UN Crime Congress Begins in Japan
The United Nations kicked off its 14th Congress on Crime Prevention and Criminal Justice in Kyoto, Japan on Saturday, with experts expressing concern about the COVID-19 pandemic and the new opportunities it has created for organized crime.
The six-day-long event is hosting NGOs, academics, lawmakers and civil society both virtually and in-person to exchange ideas, research, and policy developments.
The congress adopted the Kyoto Declaration, which recognized growing trends in crime, particularly in the light of the pandemic, and committed to advancing crime prevention and international cooperation efforts.
“We express grave concern about the situation arising from the coronavirus disease (COVID-19) and its social and economic implications, which have created new opportunities for and transformed the modi operandi of criminals and organized criminal groups in different forms and to different extents, as well as posed challenges to criminal justice in multiple aspects,” the declaration said.
The UN Crime Congress had its first session in 1955 and had been held every five years, until the COVID-19 pandemic forced the congress originally scheduled for April of 2020 to be postponed. The impact of the coronavirus pandemic on crime and socio-economic stability highlighted challenges facing the international community in achieving sustainability goals.
“Make no mistake. We will not achieve the targets of the 2030 Agenda for Sustainable Development if we do not take action on the rule of law, crime prevention and criminal justice,” President of the UN General Assembly Volkin Bozkir said in a pre recorded statement for the opening of the congress.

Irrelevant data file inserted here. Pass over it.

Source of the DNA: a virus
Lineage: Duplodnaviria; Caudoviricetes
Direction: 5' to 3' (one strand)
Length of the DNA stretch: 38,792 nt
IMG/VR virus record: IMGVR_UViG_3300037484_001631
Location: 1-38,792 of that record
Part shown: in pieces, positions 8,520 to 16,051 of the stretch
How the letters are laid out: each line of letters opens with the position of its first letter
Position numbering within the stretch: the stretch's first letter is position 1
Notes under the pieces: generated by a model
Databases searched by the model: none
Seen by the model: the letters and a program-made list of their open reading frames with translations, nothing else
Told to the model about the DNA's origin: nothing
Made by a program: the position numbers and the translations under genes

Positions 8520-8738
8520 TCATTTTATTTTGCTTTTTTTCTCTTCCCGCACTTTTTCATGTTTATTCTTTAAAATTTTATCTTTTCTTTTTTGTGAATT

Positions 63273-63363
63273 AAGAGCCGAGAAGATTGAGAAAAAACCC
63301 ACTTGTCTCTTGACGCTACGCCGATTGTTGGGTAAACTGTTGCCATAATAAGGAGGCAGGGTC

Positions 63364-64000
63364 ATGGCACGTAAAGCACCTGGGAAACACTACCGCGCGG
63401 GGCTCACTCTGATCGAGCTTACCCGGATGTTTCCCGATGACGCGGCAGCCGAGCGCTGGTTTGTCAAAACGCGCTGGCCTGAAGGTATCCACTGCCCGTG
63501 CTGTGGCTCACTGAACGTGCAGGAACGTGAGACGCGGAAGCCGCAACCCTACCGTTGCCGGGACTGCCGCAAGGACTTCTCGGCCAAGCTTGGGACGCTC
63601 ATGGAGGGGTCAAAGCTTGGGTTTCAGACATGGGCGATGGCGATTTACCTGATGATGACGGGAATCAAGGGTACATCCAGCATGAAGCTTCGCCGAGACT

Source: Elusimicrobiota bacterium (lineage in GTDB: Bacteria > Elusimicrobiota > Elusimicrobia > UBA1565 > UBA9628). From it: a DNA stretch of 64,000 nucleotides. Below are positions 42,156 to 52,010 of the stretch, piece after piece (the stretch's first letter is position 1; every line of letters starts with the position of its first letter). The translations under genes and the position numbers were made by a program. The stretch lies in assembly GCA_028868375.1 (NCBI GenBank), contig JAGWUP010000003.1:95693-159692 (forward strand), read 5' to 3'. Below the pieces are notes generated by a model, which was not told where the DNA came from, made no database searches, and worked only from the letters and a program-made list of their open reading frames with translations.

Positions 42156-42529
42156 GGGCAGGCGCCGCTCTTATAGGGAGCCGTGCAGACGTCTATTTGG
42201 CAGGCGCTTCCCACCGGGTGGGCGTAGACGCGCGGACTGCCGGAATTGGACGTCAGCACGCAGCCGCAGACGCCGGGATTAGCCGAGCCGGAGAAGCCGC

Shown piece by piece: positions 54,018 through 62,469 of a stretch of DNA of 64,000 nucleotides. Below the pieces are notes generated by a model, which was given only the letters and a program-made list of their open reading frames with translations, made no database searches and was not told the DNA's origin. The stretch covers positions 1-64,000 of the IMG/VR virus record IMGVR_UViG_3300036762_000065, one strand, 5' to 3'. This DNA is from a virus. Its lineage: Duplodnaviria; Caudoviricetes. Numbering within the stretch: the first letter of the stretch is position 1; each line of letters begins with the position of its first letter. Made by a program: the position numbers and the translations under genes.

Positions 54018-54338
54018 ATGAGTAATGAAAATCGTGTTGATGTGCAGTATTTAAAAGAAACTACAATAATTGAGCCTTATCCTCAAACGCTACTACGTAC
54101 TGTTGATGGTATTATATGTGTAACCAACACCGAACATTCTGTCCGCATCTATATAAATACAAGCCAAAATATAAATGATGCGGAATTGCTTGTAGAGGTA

“We cannot allow crime to derail us further. In this Decade of Action, we need to improve governance, strengthen the rule of law, and promote effective and accountable institutions of criminal justice,” he concluded.
Highlighted by a commitment to Sustainable Development Goals, UN News reported that Bozkir hoped certain issues would get extra attention at this year’s congress, such as environmental crimes, illegal wildlife trade, human trafficking and crime related to COVID-19.
The Kyoto Declaration describes taking a holistic approach by tackling the root causes of crime and addressing not only deterrence and punishment for crime but also rehabilitation efforts and prison reforms.
Crime has become increasingly organized and transnational, often involving elements of cybercrime, according to the declaration which said key strategies to preventing crime in the future would be transnational cooperation and anti corruption efforts.
The declaration also promised to consider crime through cultural and gender lenses, specifically mentioning gender-based killings and domestic violence which have both risen substantially during the pandemic. Other forms of crime center around the pandemic response itself.
“As our world suffers in this prolonged crisis, we are united in the urgency to protect people and leave no one behind. We are in a race against time, as organized crime has spared no efforts in taking advantage of the crisis, from selling falsified vaccines, to exploiting those who have lost their livelihoods, and diverting stimulus funds,” said Executive Director of the UN Office on Drugs and Crime Ghada Waly.